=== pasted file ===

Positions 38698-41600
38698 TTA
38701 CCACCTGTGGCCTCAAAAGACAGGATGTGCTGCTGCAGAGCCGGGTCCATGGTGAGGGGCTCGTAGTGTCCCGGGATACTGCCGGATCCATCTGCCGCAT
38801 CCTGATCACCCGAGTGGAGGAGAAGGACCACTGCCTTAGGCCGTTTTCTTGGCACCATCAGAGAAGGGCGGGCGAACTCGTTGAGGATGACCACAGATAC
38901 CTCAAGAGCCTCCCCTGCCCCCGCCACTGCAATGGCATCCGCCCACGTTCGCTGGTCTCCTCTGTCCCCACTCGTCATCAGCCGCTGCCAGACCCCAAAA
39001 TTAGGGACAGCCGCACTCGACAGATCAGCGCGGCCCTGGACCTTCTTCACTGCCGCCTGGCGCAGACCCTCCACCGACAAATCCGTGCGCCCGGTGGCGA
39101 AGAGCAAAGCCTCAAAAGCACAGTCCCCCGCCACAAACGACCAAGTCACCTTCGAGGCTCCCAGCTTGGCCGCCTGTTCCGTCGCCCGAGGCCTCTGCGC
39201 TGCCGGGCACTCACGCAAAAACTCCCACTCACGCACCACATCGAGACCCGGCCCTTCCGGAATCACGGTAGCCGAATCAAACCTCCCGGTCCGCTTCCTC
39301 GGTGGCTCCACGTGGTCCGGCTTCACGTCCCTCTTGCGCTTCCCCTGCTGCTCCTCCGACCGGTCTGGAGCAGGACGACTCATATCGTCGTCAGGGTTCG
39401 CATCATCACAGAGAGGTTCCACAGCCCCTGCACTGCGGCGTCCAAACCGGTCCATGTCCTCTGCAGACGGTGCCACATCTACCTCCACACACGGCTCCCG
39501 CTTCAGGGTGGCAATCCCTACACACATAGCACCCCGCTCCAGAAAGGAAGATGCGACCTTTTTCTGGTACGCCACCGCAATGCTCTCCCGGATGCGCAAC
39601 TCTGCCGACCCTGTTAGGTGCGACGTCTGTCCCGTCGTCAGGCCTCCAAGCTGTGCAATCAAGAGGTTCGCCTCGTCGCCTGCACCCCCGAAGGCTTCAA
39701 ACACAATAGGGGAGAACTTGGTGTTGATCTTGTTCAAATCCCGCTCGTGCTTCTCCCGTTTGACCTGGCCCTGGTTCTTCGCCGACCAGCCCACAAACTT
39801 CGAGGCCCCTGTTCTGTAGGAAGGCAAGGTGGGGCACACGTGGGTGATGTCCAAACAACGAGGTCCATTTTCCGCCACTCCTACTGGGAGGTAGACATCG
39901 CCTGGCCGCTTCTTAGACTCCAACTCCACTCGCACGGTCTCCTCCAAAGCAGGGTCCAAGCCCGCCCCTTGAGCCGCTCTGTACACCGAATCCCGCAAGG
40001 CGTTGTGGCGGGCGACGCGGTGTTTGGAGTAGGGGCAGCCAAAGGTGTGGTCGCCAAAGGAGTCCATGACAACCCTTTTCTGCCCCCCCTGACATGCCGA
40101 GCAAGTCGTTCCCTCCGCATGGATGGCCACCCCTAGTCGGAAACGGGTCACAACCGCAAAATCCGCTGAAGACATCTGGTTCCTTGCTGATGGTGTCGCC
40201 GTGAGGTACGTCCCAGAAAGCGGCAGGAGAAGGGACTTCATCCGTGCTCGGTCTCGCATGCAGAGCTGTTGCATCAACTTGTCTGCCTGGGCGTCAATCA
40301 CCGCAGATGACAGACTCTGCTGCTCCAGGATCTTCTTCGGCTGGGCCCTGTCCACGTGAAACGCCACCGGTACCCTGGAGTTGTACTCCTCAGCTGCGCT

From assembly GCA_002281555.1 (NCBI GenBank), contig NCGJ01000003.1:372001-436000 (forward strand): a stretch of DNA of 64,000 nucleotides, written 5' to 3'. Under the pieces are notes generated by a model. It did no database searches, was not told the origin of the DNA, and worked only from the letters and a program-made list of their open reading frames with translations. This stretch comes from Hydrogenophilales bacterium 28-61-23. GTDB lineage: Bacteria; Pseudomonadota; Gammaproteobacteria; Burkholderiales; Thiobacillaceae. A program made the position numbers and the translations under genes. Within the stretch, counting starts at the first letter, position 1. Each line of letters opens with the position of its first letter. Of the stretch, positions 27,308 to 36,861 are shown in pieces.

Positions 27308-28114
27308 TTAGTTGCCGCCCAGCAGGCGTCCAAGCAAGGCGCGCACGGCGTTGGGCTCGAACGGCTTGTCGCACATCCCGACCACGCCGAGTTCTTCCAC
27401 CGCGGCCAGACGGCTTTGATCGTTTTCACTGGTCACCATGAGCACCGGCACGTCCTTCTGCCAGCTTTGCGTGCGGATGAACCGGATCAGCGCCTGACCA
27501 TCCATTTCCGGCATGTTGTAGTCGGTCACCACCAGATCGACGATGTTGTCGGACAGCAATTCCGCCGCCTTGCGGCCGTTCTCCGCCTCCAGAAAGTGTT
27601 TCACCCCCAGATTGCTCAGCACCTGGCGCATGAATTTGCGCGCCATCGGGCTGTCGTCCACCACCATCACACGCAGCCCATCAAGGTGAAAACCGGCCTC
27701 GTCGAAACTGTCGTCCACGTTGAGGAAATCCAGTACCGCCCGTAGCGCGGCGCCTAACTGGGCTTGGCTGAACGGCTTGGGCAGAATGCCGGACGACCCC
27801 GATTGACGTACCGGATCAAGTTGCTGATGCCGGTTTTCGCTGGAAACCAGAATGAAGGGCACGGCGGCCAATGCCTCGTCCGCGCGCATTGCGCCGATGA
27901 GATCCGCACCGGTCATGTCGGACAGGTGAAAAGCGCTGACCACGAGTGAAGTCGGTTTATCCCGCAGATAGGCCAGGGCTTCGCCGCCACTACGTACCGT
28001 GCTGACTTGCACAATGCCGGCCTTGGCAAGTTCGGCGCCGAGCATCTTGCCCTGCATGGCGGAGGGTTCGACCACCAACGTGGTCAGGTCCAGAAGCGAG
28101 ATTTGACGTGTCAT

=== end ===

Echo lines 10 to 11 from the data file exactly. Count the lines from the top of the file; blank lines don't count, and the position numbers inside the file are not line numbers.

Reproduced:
39401 CATCATCACAGAGAGGTTCCACAGCCCCTGCACTGCGGCGTCCAAACCGGTCCATGTCCTCTGCAGACGGTGCCACATCTACCTCCACACACGGCTCCCG
39501 CTTCAGGGTGGCAATCCCTACACACATAGCACCCCGCTCCAGAAAGGAAGATGCGACCTTTTTCTGGTACGCCACCGCAATGCTCTCCCGGATGCGCAAC